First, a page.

Demand for goods and services in Japan are plunging. Please consider Japan’s Deflation Deepens as Prices Fall Record 2.4%.
Japan’s consumer prices fell the most in at least 38 years in August, heightening the risk that prolonged deflation may hamper the country’s recovery from its deepest postwar recession.
Prices excluding fresh food slid 2.4 percent from a year earlier, topping July’s 2.2 percent decline, the statistics bureau said today in Tokyo. The drop, the sharpest since the survey began in 1971, matched economists’ estimates.
“We’ll soon start to see that there isn’t enough domestic demand to push up wages,” said Kyohei Morita, chief economist at Barclays Capital in Tokyo. “As households’ spending power falls, there’s concern that this deflation will lead to further deflation — in other words, that we’ll enter into a deflationary spiral.”
Much of the drop in prices reflects last year’s peak in oil costs. Crude reached an unprecedented $147.27 a barrel last July, and has dropped more than 50 percent since then.
The oil effect “will diminish over the next few months, quite quickly,” said Richard Jerram, chief economist at Macquarie Securities Ltd. in Tokyo. Even so, Jerram expects prices will keep falling for at least another three years as the country enters a period of “persistent deflation.”
Economic Madness Over Pork Prices
In what amounts to economic madness, Japan to Buy Domestic Pork to Boost Prices After Demand Drops.
Japan, the world’s largest pork importer, will purchase about 70,000 swine carcasses from local herds to boost prices after an economic slump cut consumption and sent stockpiles of the meat to the highest level in 20 years.
The government will spend 292.9 million yen ($3.3 million) on the purchasing program, the Ministry of Agriculture, Forestry and Fisheries said in a statement today.
Pork wholesale prices plunged 26 percent from a year earlier to 380 yen a kilogram on average this month in Tokyo, according to government data. Consumers are eating less meat as the recession cut wages and boosted unemployment. Japan’s price- support measure may benefit exporters such as the U.S., Canada and Denmark as the domestic premium over imports may widen.
Japan’s pork imports dropped 14 percent from a year earlier to 61,981 tons in July, according to data from the Finance Ministry. Purchases declined as Japanese demand shifted to cheaper food products such as chicken amid deflation, Fujii said in an interview today. In the year ended March 31, Japan imported 815,063 tons of pork, up 8 percent from a year earlier.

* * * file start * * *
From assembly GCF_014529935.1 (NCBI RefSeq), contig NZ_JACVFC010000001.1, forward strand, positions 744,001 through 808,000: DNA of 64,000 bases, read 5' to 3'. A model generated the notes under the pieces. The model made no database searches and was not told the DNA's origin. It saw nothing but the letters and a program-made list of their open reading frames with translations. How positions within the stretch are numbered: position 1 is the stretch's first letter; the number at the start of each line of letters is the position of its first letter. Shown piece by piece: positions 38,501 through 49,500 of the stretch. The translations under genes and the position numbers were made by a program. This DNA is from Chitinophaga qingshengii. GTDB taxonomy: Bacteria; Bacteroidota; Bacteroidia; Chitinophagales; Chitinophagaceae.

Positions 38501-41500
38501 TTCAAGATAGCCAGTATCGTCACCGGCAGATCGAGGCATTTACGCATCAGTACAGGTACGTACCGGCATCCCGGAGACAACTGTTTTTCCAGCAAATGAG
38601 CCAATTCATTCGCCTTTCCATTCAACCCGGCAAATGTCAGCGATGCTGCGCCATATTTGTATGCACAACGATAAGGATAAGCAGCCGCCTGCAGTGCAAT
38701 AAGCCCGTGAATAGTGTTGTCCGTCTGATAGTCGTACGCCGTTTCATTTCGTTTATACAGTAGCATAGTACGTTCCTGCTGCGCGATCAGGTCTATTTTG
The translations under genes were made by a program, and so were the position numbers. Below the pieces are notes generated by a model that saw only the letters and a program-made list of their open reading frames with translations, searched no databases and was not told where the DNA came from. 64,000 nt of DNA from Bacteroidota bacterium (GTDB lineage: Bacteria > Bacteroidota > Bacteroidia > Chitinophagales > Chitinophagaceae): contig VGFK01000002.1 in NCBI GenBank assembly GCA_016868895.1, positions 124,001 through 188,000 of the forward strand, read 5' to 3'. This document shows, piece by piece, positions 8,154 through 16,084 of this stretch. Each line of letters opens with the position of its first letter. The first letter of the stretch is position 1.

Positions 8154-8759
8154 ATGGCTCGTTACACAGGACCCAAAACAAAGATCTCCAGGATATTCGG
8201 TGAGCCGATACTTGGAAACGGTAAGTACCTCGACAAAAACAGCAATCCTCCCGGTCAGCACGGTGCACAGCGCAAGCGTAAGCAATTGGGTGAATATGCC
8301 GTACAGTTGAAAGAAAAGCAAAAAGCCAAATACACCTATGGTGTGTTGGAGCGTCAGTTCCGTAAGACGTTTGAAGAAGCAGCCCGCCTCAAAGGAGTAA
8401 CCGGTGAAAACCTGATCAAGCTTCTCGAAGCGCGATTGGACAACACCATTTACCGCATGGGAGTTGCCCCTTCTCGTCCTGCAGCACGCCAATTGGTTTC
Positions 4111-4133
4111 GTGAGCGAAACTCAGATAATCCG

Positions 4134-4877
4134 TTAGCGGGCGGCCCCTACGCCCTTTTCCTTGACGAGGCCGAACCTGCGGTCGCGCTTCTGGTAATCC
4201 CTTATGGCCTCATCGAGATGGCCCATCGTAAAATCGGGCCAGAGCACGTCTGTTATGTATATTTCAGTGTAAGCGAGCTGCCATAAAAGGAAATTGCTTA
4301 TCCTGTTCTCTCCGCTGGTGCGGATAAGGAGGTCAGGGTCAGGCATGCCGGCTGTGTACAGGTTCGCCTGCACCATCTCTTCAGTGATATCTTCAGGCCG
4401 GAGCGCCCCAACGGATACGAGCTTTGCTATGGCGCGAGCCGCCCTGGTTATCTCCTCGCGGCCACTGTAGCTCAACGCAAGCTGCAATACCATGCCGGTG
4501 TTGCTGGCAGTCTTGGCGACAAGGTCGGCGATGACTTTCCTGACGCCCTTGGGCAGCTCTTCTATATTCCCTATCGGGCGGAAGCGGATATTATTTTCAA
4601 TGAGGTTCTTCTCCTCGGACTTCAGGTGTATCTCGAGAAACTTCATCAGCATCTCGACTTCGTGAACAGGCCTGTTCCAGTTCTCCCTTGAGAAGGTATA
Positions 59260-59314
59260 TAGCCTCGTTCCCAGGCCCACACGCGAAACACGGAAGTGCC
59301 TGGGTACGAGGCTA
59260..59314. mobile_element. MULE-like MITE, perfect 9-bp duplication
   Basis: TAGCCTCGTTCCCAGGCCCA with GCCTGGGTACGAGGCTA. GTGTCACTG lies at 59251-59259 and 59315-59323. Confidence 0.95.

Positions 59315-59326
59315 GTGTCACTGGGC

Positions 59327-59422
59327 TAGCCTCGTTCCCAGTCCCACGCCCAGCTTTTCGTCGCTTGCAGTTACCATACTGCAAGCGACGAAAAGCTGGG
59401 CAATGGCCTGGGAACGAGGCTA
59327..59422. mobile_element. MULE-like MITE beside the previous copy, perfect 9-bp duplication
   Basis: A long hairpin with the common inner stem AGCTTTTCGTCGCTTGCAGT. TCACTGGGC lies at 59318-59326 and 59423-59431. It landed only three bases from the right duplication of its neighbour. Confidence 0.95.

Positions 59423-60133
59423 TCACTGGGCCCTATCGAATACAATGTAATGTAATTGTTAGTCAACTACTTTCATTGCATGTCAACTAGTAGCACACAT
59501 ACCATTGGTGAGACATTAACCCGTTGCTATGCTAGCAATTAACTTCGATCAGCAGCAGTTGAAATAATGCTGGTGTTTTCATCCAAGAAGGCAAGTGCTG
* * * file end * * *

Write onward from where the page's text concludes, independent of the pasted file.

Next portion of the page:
- The Japanese Government is buying 70,000 swine carcasses even though stockpiles are the highest in 20 years.
- Japan is the world’s largest pork importer, stockpiling supplies.
- Japanese consumers are switching to chicken because it is cheaper.
- Japan’s “remedy” is an attempt to force pork prices higher.
Does this make any sense at any level?
Japan Ponders Currency Intervention
Currency intervention, like pork intervention, like gold manipulation cannot possibly work. Yet Japan never learns.
Please consider Fujii Denies Support for Strong Yen in Reversal of Rhetoric.
Japanese Finance Minister Hirohisa Fujii said the government may act to stabilize the foreign-exchange market and denied that he supported a stronger yen, a day after the currency surged to an eight-month high.
“If the currency market moves abnormally, we may take necessary steps in the national interest,” Fujii said at a news conference in Tokyo today.
Deputy Prime Minister Naoto Kan said today that currency markets should be “as stable as possible” and he’s “carefully” monitoring the effect of yen moves on the economy.
Eiji Hirano, a former Bank of Japan executive director, said Fujii intends to retain the option of selling the yen should it gain excessively.
Japan hasn’t stepped into the foreign-exchange market since the first quarter of 2004, when the central bank at the behest of the Finance Ministry sold a record 14.8 trillion yen ($165 billion) to weaken the currency.
Currency Intervention And Other Conspiracies
Inquiring minds will want to consider Currency Intervention And Other Conspiracies for a flashback look at August 11, 2008.
At the time there was widely held belief in US dollar intervention, Euro intervention, and gold intervention (there is always belief in gold and silver intervention). I disagreed that intervention was the cause of the dollar rally and so did Marc Faber.
Here is a snip from the article about Yen manipulation.
Yen vs. Japan’s Intervention 2003-2004
click on chart for sharper image
If ever there was proof of the absurdity of currency interventions there it is. Ironically the Yen started plunging shortly after Japan stopped trying to force down the value of the Yen.
So now we are supposed to believe the dollar rallied because of a so called “massive” one time 10 billion Euro trade when Japan produced negative results after spending $300 billion over the course of 7 months!?
Here we go again!
Economic Madness Is Repeatedly Endless.
Mike “Mish” Shedlock
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